150818PincerStrategyColor

First appeared in Skewed News.

The stagnation of the global economy is structural. Everything capitalists do to try to overcome it just makes it worse. From Greece to Puerto Rico to China to the US to many other places, its weakness is spreading.

Easing credit has failed to spur growth, as has the lowering of interest rates to almost 0%. An executive I chatted with randomly while traveling invoked the well-worn but evocative metaphor of “pushing on a string” to describe these futile efforts. Investors aren’t motivated to pull their end of the string. The generally low return on investment is keeping many capitalists waiting on the sidelines, hoping the game improves.

The capitalists have been trying to save their collective asses with some massive structural changes, imposed over the last few decades. Elements include increased austerity, deregulation, free trade agreements, slave labor, underemployment, debt, and imperialist conquest. All this brings massive pain to the vast majority. Capitalists know we can only take so much of their assaults, and that odds are increasing for broad and sustained social upheaval.

Thus far workers have not coalesced into an autonomous movement, but capitalists know there’s a chance the working class will wake up like a lion roaring for blood. They’d rather prevent this, because if workers organize, they will be the one social force that could take down capitalism altogether.

While Occupy and protests against police brutality mostly reflect internal contradictions within capitalism and don’t fundamentally challenge it on their own, they do demonstrate—to all of us—the potential of rapidly spreading mass mobilizations. Capitalists know that if revolutionaries start investing their energy in constructing a working class movement, workers could be next.

Preventing working class-led revolution is a matter of survival for the capitalist class, their top priority to ensure their sole reason for existence: the accumulation of surplus value (i.e.: making money). They’ve consolidated and perpetually adapt their entire social structure to ensure the prevention of their overthrow, from the media to the arts to the political framework to the physical infrastructure.

But their Titanic is leaking, and the masses locked in the hold are growing more outraged. While the balance of forces currently favors the capitalists, this could flip quickly. So capitalists are implementing a pincer strategy to handle both the current situation and smother a potential working class uprising.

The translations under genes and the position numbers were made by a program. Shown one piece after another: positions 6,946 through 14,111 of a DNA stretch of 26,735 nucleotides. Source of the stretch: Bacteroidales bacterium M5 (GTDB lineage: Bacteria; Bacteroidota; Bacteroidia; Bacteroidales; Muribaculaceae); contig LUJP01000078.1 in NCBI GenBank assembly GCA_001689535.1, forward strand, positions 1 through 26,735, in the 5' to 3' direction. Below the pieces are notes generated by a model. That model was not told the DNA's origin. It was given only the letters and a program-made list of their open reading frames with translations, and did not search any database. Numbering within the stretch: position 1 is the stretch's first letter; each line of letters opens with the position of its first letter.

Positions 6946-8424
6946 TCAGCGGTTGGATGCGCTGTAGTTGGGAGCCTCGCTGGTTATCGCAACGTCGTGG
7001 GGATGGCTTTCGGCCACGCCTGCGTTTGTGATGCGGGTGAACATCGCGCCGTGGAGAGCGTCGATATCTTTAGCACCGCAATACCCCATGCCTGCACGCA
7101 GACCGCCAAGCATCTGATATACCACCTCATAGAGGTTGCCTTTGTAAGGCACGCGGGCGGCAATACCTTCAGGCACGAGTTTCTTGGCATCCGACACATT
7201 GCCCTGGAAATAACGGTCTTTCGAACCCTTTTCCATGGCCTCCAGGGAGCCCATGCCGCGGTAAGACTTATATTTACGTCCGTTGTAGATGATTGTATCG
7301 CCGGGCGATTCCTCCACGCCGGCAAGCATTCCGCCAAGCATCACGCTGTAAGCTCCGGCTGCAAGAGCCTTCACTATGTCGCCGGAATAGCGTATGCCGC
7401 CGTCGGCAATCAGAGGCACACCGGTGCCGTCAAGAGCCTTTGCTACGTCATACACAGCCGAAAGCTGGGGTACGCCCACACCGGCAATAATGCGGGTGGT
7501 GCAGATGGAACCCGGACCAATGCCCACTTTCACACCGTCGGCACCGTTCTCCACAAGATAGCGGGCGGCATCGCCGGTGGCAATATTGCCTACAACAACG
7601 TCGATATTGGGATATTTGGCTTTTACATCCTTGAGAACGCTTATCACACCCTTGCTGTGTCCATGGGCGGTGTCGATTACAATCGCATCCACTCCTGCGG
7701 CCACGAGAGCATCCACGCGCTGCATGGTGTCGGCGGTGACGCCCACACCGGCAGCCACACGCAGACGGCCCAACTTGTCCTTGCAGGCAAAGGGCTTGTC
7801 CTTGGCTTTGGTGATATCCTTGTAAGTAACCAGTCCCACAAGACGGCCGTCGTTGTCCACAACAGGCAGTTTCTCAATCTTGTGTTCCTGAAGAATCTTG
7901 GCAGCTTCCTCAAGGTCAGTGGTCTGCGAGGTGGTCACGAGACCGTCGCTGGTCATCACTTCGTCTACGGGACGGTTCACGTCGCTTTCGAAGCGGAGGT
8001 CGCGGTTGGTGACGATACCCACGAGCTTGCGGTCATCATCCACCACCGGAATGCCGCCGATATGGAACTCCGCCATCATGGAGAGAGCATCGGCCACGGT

In a pincer movement, military forces split to attack an advancing enemy on two sides. This two-pronged form of attack, used victoriously by Hannibal, Genghis Kahn, and many others throughout history, is now being used by the capitalists on the working class. Though it’s being played out in society overall, it’s most clearly visible in a concentrated form in the electoral campaign, with each of their political parties representing one side of the pincer.

On the one hand, the Republicans are making clear that if workers remain disorganized and collectively weak, then it will be possible for capitalists to continue terrorizing and assaulting us with impunity. They make no pretense of caring about our concerns; quite the contrary. They don’t have to: the capitalists’ hyper-militarized and über-aggro police force has not been cultivated by accident. Fascistic measures in the political field reflect developing fascism in the economic field.

On the other hand, in case workers grow unruly, the Democrats are ready to divert us into a harmless dead end. They’ll dissuade us from the need to organize ourselves by offering us a spectacle of respectfully conceding to our need for improvements in our wages and conditions. They promise workers a minor adjustment in the minimum wage, in the hope that we’ll accept it with gratitude (at least relief) and not demand more.

Capitalists can retain dominance if they prevent us from organizing. It’s even more effective if they act preemptively, allowing us to believe that we’ve organized ourselves, when really we’ve been organized by them, into structures under their control. When collaborationist unions support the Democratic Party and send their members out to canvas for it, they are actually disorganizing workers, preventing our autonomy, serving the interests of capital.